According to a statement from Famuyiwa given to The Hollywood Reporter, the talented director “pitched a version of the film in line with my voice, humor and heart,” that unfortunately wasn’t enough for Warner Bros.’ own standards. Now, the studio has tagged Joby Harold (King Arthur: Legend of the Sword) to give the script its third rewrite, delaying the original 2018 release date of the film indefinitely.
6. Warner Bros. completely reorganizes the DC creative team
Directly after the release of Batman v Superman, Warner Bros. ordered a massive restructuring of their creative team on the superhero side. The shuffle put DC chief content officer, Geoff Johns in charge of the newly-formed DC Films division, echoing Disney’s similar relationship with the largely independent Marvel Studios. And while Warner Bros. insisted they’d remain loyal to a “director driven” approach despite the executive reorganization, the exodus of directors over the last several months seems to tell us otherwise.
7. Ben Affleck steps down from directing his standalone Batman movie
Speaking of that director exodus, Ben Affleck’s own departure from the director’s chair of his Batman movie continues to hint at a massive level of dysfunction at Warner Bros. Affleck stated that he would “remain extremely committed to this project” as the starring character, with Cloverfield director Matt Reeves now heading up the film.
It all points to a troubling pattern of behavior for DC’s stable of directors, as the hits just keep on coming for the fledgling movie-verse.
8. The curse of “creative differences”
So what exactly does it mean when a director has “creative differences” with a studio? More often than not, it’s the nice way of saying “the studio wouldn’t stop meddling in my project, and I’d rather not deal with them anymore.” If Suicide Squad was any indication, Warner Bros. is asserting their power at virtually every step of the process. Compare that to Disney’s decidedly more hands-off approach with Marvel, and the differences are starkly defined.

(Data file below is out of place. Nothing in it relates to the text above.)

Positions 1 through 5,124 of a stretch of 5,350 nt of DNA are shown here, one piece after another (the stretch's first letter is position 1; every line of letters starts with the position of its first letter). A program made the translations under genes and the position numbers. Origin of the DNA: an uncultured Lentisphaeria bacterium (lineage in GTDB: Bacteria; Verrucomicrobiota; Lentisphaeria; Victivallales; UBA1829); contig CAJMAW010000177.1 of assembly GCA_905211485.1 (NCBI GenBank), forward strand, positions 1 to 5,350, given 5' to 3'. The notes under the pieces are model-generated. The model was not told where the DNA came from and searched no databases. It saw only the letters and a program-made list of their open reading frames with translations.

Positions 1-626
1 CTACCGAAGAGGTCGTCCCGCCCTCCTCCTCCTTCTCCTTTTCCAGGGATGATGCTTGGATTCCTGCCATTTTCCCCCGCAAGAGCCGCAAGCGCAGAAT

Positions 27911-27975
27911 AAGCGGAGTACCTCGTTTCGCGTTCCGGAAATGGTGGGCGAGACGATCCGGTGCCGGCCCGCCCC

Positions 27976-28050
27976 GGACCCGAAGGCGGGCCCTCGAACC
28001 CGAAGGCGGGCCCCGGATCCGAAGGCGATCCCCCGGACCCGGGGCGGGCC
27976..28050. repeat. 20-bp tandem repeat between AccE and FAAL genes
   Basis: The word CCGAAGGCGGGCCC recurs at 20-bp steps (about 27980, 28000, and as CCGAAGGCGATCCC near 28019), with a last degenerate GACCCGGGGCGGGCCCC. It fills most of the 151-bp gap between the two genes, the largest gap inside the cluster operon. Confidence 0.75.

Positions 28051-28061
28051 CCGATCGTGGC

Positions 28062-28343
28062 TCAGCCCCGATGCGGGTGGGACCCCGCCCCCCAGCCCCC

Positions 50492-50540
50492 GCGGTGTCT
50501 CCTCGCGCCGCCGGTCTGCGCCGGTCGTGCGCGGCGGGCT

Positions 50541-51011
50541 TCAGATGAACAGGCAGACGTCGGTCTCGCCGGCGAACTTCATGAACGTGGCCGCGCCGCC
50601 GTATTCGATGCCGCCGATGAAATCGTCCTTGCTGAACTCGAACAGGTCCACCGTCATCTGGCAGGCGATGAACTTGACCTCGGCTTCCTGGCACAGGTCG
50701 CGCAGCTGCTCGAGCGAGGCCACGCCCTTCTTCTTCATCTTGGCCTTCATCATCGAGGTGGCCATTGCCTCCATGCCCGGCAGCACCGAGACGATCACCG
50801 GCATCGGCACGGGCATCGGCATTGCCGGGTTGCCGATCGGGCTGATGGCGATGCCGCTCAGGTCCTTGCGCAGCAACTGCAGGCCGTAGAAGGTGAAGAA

9. Point blank: DC has a character problem
The biggest advantage that Marvel currently has over DC right now, relates to the way they develop their characters. People like Tony Stark, Steve Rogers, and Thor all have arcs that take them on a journey of change, where they evolve and grow accordingly.
In the case of Superman and Batman, we barely see that. Clark Kent starts Man of Steel as a reluctant hero, and ends the film as virtually the same person. We first see Bruce Wayne in Batman v Superman as an angry, albeit effective vigilante, and that’s exactly where his character remains by the time the credits role.
It’s not a problem that can’t be solved by Wonder Woman, but it’s the most glaring thematic issue in the DC Extended Universe nonetheless.
10. How to salvage the DC Extended Universe
No franchise is truly beyond saving. Wonder Woman will mark the first female-led superhero movie of the modern era, and by all accounts, it looks awesome. Pair that with the release of Justice League later this year, and at the very least, DC is lining up some heavy hitters in 2017.
The studio will need to do some serious work on the way it treats its directors though, as well as allowing writers the space to truly develop their characters. If that happens, then we might finally see the DC Extended Universe realize its massive potential.